I know I vowed to buckle down and begin work on writing projects, but I'm in a new place and the urge to explore is just too enticing. I feel I should be able to allot ... let's say three hours ... each day for bikesplorations and/or trail running. That should maybe scratch the itch enough that I can concentrate on my work. And after all, I'm still training for the White Mountains 100, right? Tapering doesn't have to begin until, well ... next week.
Speaking of training, it is now looking like I'll be riding Beat's Fatback in the White Mountains. Since I haven't really ridden the Fatback before, I decided I should take it out for a few good rides beforehand to make sure I'm comfortable with the bike. Beat has adopted my penchant for giving bicycles uninspired pet names, and we've take to calling the Fatback "Fatty." Fatty is a beautiful aluminum fat bike with a carbon fork and 70mm Speedway rims. It weighs substantially less than Pugsley, at least seven pounds less; it also handles better and has vastly newer parts than Pugsley. Only catch is I have to make sure it "fits" me.
I picked a route that looked good on the map. Turns out around here, if something looks good on a map — even if it involves a mixture of singletrack, pavement and fire roads — it's probably an established route. This one is called the "Stevens Creek Loop." From my house, it's about 24 miles and 2,900 feet of climbing. It was the perfect snow-bike training route for California — a long, gradual climb on mixed terrain, including plenty of mud of splashy creek crossings.
A light, misty rain fell for most of my ride up the canyon. Beneath the satin cloud cover, as I passed silver droplets hanging from branches and tree trunks wrapped in green strands of moss, I was hit with another pang of Juneau nostalgia. It's actually been a while since I visited one of these: "Places That Make Me Miss Southeast Alaska." I guess I am back on the Pacific Coast now, even if it is a couple thousand miles too far south.
The final fire road climb to Monte Bello Ridge was a grind, on soft mud at a 10-percent grade. You feel every millimeter of a climb like that on a fat bike, especially when you are maybe not in top biking shape, but I dug in and spun away at it. As I rose, the clouds closed in.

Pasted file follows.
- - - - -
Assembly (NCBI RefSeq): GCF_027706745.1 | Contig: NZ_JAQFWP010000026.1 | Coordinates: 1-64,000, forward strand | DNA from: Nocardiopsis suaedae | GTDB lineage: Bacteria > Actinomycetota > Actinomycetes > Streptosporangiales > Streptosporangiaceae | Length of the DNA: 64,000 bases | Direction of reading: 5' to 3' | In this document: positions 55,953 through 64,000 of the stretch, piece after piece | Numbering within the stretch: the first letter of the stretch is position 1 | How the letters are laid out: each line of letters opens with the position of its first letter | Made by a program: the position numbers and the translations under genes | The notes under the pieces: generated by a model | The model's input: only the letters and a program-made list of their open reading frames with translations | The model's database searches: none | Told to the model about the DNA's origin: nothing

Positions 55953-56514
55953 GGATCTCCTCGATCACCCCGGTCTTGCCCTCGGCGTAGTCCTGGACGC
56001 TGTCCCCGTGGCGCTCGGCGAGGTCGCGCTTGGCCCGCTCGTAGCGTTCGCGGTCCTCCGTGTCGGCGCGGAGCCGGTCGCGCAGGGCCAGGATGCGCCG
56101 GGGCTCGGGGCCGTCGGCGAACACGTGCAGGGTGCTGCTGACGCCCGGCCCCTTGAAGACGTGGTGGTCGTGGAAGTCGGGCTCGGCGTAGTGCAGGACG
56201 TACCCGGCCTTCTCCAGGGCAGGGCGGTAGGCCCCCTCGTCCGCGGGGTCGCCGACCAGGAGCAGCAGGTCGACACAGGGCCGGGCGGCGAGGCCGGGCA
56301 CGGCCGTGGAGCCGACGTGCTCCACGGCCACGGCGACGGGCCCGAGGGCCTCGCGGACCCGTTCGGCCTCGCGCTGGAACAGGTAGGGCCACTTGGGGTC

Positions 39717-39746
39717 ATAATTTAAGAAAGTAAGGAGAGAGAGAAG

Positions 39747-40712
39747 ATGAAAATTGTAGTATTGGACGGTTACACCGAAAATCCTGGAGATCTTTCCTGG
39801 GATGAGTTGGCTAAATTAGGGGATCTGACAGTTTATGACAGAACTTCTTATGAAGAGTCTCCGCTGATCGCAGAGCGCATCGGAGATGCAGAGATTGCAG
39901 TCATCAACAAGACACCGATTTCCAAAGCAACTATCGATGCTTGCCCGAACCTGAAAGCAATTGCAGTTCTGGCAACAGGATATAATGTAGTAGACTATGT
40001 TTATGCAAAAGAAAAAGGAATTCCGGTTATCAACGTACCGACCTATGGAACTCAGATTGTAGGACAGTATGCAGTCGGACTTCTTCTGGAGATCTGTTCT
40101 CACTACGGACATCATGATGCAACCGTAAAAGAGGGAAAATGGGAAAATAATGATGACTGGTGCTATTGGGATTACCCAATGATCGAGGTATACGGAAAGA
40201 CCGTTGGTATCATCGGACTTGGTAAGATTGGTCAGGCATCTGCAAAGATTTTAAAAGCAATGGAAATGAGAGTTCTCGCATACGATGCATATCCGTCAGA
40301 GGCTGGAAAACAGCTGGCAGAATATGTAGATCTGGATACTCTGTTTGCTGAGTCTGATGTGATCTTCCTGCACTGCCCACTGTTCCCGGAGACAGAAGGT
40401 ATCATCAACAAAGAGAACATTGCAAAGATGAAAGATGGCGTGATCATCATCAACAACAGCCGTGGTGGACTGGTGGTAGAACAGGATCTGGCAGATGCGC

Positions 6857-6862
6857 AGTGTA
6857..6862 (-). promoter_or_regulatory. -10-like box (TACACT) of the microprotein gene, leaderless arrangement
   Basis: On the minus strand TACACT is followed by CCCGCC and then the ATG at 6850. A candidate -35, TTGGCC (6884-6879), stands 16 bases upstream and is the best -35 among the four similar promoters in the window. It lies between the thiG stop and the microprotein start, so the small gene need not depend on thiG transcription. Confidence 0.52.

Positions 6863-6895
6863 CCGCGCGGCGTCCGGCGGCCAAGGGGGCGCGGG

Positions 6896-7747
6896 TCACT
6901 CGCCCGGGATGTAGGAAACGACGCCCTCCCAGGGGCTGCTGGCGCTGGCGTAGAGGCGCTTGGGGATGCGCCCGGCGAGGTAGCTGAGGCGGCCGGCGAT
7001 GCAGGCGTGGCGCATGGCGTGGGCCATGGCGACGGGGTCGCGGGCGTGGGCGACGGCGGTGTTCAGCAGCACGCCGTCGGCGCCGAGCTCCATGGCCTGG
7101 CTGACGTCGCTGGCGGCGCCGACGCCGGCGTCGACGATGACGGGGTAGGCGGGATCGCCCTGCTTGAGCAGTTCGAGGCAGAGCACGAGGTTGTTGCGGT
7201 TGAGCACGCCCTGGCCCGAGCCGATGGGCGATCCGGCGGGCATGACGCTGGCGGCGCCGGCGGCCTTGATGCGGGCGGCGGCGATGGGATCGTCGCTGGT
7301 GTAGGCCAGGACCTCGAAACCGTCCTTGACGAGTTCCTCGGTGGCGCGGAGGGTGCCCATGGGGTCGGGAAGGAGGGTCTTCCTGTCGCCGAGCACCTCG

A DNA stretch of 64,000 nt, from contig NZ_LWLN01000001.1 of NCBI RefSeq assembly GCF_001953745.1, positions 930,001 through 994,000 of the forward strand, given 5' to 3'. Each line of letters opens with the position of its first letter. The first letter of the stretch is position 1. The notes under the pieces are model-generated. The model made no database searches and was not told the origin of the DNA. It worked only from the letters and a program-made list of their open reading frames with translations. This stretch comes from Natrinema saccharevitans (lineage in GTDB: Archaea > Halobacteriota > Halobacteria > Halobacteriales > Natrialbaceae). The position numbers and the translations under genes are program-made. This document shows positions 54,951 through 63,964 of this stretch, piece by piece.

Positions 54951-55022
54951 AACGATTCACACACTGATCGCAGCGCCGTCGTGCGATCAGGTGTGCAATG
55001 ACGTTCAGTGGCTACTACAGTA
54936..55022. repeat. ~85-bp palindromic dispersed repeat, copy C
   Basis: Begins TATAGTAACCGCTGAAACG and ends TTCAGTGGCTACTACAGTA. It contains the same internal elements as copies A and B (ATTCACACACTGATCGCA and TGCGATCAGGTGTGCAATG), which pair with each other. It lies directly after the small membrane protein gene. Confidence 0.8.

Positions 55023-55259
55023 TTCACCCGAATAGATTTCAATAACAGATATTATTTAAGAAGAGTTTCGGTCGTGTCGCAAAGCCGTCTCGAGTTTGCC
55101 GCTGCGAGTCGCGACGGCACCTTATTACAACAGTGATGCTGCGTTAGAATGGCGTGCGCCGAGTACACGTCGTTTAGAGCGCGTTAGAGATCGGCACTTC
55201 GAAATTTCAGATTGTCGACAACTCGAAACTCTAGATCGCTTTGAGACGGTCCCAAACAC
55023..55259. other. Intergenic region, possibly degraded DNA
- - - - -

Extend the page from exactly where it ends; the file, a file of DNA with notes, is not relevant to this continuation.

I'm pretty stoked about the Fatback. As I crested Black Mountain, I mulled how I was going to possibly fit all my gear on the bike ... sleeping system on the rear rack, water and food in a backpack, spare clothing hanging off handlebars. Maybe I should just go with my original plan to only carry a down coat, a few spare layers, fire-starting supplies and an emergency bivy. I'm genuinely torn with the decision of gear for this winter race — whether to go light and fast, or safe and secure. I know the terrain and feel fairly certain that, barring major injury, I should have no issues traveling the entire way without the need to bivy, even if it's quite cold. However, my brushes with "too cold and not enough clothing to combat it" during the Susitna 100 have scared the insecurities back into me.
But for now, I'm a chick on a fat bike in coastal California. One construction flagger on the Stevens Creek Road called the Fatback "creepy," and another transient near the freeway yelled "nice motorcycle!" But I was lucky today to otherwise have that entire lush, misty trail to myself, whooping and singing along with my iPod as I wended around tight corners through the woods. I have to admit, it's kind of awesome to be able to get out for rides mid-day during the week. I'm starting to feel like I "own" that Monte Bello trail system, and I'm almost afraid to return on a sunny weekend day.